If the economy is restarted, schools may also be reopened gradually. It’s a policy of one step at a time. Moreover, a group of prominent, independent economists has appealed publically to Bibi and his task force to consider the urgent need to start up the economy again. They described it as a very delicate and crucial balance between the public’s safety and the economic and psychological wellbeing of the overall population.
Meanwhile, some innovations
On another front, the first supply of a Japanese vaccine, called Avigan, has arrived to undergo trials on corona patients in several Israeli hospitals. Other Israeli scientists and hi-tech teams are working “around the clock” trying to discover ways to combat corona. We have just heard on the Voice of Israel newscast that the Israeli company Elbit has been given the go-ahead to start the assembly line for producing breathing ventilators for corona patients. The new invention can be mass-produced in a short time and will be marketed not only here in Israel but also in the US.
Inside the crucial corona hospital wards
Now, for an inside look at the special corona wards where dedicated doctors and nurses are risking their lives in caring for patients: Kol Yisrael Radio broadcast a moving interview with Ilana Eliezrov, a young nurse in the isolated corona unit of Haifa’s Rambam hospital. Ilana, was already “doing her part” in the internal medicine ward when the hospital director called for volunteers to transfer to a new corona ward.
Disregarding the fact that corona can be a deadly disease, she immediately volunteered. She described how, before going on duty, she must dress in a special protective uniform from head to foot. This includes wearing a big head and face mask that is attached to a white body uniform, meant to prevent the virus from penetrating any part of her body, and also special footwear to protect her feet.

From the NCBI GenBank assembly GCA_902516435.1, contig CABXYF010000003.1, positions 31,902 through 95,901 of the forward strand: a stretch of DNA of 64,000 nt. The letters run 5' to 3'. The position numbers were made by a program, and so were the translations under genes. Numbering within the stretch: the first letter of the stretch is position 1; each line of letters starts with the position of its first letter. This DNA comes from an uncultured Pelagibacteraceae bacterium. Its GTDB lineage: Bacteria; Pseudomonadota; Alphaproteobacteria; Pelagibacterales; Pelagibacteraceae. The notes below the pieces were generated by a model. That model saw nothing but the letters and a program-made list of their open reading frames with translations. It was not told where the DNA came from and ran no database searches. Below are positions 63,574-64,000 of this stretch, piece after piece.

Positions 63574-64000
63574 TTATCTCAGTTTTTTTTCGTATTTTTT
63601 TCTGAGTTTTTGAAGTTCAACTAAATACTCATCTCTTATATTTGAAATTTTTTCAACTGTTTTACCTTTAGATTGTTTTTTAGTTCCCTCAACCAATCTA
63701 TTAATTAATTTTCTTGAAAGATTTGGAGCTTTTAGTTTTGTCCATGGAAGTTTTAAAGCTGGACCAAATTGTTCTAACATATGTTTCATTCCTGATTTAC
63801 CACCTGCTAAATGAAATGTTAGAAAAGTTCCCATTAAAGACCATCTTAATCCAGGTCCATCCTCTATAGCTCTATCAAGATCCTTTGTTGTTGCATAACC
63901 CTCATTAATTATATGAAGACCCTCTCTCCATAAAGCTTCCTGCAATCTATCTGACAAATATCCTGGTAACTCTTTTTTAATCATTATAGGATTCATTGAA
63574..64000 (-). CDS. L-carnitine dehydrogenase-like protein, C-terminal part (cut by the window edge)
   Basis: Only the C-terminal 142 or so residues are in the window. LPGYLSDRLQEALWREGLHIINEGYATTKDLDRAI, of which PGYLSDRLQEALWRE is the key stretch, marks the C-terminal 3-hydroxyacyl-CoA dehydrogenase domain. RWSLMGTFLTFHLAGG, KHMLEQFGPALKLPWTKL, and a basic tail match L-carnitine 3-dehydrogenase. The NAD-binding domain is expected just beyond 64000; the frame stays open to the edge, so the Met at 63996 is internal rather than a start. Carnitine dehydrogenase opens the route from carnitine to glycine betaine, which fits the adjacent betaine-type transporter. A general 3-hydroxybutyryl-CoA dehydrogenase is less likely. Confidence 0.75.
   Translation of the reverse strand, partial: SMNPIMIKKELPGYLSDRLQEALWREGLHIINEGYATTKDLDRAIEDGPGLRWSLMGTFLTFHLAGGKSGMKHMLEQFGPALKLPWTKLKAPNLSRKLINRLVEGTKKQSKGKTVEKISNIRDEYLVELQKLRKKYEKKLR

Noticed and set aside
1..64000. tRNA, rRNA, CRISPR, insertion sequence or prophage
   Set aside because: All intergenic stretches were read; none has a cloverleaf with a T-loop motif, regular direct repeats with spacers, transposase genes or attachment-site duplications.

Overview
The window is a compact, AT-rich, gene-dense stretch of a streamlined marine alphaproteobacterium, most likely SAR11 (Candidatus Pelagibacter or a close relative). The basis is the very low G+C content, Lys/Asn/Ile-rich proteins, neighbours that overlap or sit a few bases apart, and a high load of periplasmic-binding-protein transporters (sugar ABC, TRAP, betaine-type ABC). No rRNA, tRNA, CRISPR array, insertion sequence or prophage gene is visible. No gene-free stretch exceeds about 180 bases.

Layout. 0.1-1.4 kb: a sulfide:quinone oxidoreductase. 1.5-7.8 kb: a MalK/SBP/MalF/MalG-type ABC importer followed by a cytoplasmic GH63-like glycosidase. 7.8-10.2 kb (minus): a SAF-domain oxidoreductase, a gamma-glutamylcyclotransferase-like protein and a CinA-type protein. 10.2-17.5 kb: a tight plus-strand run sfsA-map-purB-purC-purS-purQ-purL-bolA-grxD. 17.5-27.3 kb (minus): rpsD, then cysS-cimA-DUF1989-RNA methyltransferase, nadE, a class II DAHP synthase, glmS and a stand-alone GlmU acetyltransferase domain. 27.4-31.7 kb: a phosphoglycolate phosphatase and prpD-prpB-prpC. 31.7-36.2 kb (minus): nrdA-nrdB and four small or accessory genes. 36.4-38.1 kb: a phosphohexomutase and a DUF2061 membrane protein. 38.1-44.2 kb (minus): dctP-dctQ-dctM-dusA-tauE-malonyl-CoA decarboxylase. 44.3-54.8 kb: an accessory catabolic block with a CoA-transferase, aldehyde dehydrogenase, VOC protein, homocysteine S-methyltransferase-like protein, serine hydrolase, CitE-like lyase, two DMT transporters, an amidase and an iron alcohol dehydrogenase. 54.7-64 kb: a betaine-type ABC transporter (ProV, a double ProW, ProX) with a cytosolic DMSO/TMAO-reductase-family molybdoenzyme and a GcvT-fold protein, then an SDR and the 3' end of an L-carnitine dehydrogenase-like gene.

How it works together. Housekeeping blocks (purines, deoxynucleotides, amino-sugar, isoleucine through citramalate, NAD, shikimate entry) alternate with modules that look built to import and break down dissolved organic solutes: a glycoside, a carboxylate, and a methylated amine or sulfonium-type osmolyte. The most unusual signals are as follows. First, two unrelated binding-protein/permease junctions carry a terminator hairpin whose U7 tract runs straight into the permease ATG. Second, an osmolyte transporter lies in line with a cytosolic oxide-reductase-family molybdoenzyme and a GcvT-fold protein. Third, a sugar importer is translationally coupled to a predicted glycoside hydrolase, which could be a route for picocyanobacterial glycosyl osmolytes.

Although they do extra-long shifts, the nurses cannot go home afterward to relax. They must remain in isolation themselves at the hospital. Asked if she did not miss her family, Ilana replied that she was single and did not have any children, so, “it was not such a big problem.” She sounded like a brave and wonderful person. Indeed, she is representative of the dedicated doctors and nurses not only in Israel but around the world, who are working under such difficult and dangerous conditions, risking their lives to treat and comfort corona patients.
As for Ilana, I hope that she, or someone like her, will be selected to light a torch at the next Independence Day Ceremony on Mount Herzl in Jerusalem. The torch-lighters are chosen for their outstanding contribution to Israeli society.
Ordering books like ….?
In a lighter vein, naturally, books are a blessing and help in passing the time during this weird period in world history. Our favorite bookshop here in Jerusalem has just informed us that, in light of the circumstances, they have started delivering books (just like pizza!).
So, my wife decided to order some new additions. I myself had no problem rereading old books that I’ve read long ago. The way I look at it is sort of like listening to beautiful music more than once. (Come to think of it, maybe I’ll reread War and Peace – the two volumes should be good for at least a couple of months!) Anyway, later in the day, a doorbell rang, and my wife carefully opened the door and looked out. All clear! No one in sight – the messenger had left the parcel of books on the floor and made his getaway! He had not infected us, and we had not infected him. Perfect. And that’s one up on corona.